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Gustavo Tavares
Gustavo Tavares

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SPO600 LAB 01

Selecting my Repositories with different licenses.

The repos I have selected:

React – MIT license

Linux - LGPL-2.0 and others

React procedure to accept code:

React and Facebook made a code of conduct and a guide on how to contribute to their projects.
How to contribute to React.

Steps needed to Contribute:

  • Semantic Versioning:

There is patch versions for critical bugfixes.

Minor versions for new features or non-essential changes.

Major versions for any breaking changes.

  • Branch Organization:

They submit all the changes to the main branch; they don’t use separated branches for developments.

To do that they use a series of tests to make sure nothing breaks when code is accepted.

  • Feature Flags:

Breaking changes and experimental features are gated behind a feature flag.

-Bugs

Bugs can be found on Github Issues

Successful Patch

Pull 23111

First the user explained the bug. Then he needed to sign a CLA to contribute.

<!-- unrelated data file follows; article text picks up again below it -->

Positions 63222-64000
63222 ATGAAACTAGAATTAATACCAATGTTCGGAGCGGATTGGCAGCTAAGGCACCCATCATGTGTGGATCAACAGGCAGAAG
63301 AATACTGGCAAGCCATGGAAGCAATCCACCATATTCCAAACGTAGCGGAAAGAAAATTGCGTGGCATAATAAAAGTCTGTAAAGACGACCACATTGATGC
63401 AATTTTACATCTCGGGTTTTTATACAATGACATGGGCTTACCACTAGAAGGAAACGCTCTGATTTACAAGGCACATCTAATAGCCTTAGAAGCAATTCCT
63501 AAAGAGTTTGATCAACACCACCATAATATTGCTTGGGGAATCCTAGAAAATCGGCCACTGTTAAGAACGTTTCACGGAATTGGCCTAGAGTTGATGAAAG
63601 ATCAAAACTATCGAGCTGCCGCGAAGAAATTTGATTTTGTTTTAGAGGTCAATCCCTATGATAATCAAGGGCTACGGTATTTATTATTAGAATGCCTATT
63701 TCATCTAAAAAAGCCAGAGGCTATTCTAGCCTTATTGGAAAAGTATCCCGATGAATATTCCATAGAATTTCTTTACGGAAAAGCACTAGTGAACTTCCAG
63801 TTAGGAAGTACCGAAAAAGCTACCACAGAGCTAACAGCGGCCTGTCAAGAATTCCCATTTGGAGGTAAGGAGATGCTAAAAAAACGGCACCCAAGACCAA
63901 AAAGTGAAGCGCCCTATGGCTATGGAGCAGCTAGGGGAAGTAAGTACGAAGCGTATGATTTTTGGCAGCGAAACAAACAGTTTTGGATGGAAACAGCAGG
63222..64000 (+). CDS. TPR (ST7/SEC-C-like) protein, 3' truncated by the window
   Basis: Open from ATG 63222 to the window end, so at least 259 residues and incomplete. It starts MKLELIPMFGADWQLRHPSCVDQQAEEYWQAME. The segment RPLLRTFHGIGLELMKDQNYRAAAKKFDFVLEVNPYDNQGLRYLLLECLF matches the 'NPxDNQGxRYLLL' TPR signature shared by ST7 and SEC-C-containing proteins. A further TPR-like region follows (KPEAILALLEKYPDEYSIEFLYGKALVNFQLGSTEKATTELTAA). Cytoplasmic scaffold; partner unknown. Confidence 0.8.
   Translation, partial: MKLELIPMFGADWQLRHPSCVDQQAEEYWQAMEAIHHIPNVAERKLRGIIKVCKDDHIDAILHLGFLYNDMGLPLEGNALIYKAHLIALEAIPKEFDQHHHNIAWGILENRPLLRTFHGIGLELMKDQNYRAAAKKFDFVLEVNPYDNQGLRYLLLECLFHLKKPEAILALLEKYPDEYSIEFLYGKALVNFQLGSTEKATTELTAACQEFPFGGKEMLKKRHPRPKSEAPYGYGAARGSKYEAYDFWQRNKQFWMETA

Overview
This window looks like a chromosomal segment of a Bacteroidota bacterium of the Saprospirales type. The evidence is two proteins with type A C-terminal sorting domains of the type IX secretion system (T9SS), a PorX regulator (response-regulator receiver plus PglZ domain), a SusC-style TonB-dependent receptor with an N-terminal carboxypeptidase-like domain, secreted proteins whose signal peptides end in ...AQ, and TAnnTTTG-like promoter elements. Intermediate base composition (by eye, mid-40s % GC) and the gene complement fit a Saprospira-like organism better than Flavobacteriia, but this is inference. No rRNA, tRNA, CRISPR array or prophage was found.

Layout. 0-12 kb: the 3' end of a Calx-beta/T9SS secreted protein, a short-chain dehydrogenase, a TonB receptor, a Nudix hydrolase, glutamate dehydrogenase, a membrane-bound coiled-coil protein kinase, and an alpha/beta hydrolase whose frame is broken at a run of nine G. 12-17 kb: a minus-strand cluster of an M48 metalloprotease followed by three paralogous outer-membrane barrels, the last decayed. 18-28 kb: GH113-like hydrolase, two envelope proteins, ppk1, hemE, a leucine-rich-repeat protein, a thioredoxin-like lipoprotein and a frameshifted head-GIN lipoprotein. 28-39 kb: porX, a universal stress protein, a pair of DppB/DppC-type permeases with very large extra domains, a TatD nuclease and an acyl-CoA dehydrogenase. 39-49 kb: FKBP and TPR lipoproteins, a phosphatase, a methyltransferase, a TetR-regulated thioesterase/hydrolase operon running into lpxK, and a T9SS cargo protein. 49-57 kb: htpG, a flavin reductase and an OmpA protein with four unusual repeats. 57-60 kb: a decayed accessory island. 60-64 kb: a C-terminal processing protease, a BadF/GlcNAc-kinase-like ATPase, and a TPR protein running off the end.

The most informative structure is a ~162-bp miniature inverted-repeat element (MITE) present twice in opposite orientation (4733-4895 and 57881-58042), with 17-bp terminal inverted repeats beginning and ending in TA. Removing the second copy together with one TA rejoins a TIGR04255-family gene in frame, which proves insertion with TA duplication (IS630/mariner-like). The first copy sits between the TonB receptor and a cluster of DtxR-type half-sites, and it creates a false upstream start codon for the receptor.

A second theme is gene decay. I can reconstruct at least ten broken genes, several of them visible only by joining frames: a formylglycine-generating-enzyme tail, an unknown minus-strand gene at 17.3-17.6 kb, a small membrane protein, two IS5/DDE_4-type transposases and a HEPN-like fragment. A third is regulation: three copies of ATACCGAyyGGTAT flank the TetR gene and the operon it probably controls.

The user requested a review from the team.
Sizebot compared the size of this commit with the previous commit.
A member of the React team reviewed his changes and approved the PR.

The procedure to accept the code was done using github.


Linux procedure to accept code:

Specific guideline on how to contribute can be found in Maintainers guidelines.
-Test
They make clear that you should test your changes before submitting it, on as many people as possible.
Releasing Alpha versions, it into the net and wait for feedback.
Send the code to one of the maintainers so they can review it.

-Compile
They enforce to make sure the changes compile corrects in different configurations.
An example of Successful patch:
Pull 27

This is an old Patch, the user just described the bug and submitted the fix, with was accepted.
Nowadays, if an user wants to submit a PR, the KernelPRBot shows them how to do it properly.

The procedure to accept the code was done using github.

Findings:

As a newcomer, I found React repository way more organized and friendly than Linux one.

Everything was well documented, and they had a website to teach how to collaborate.

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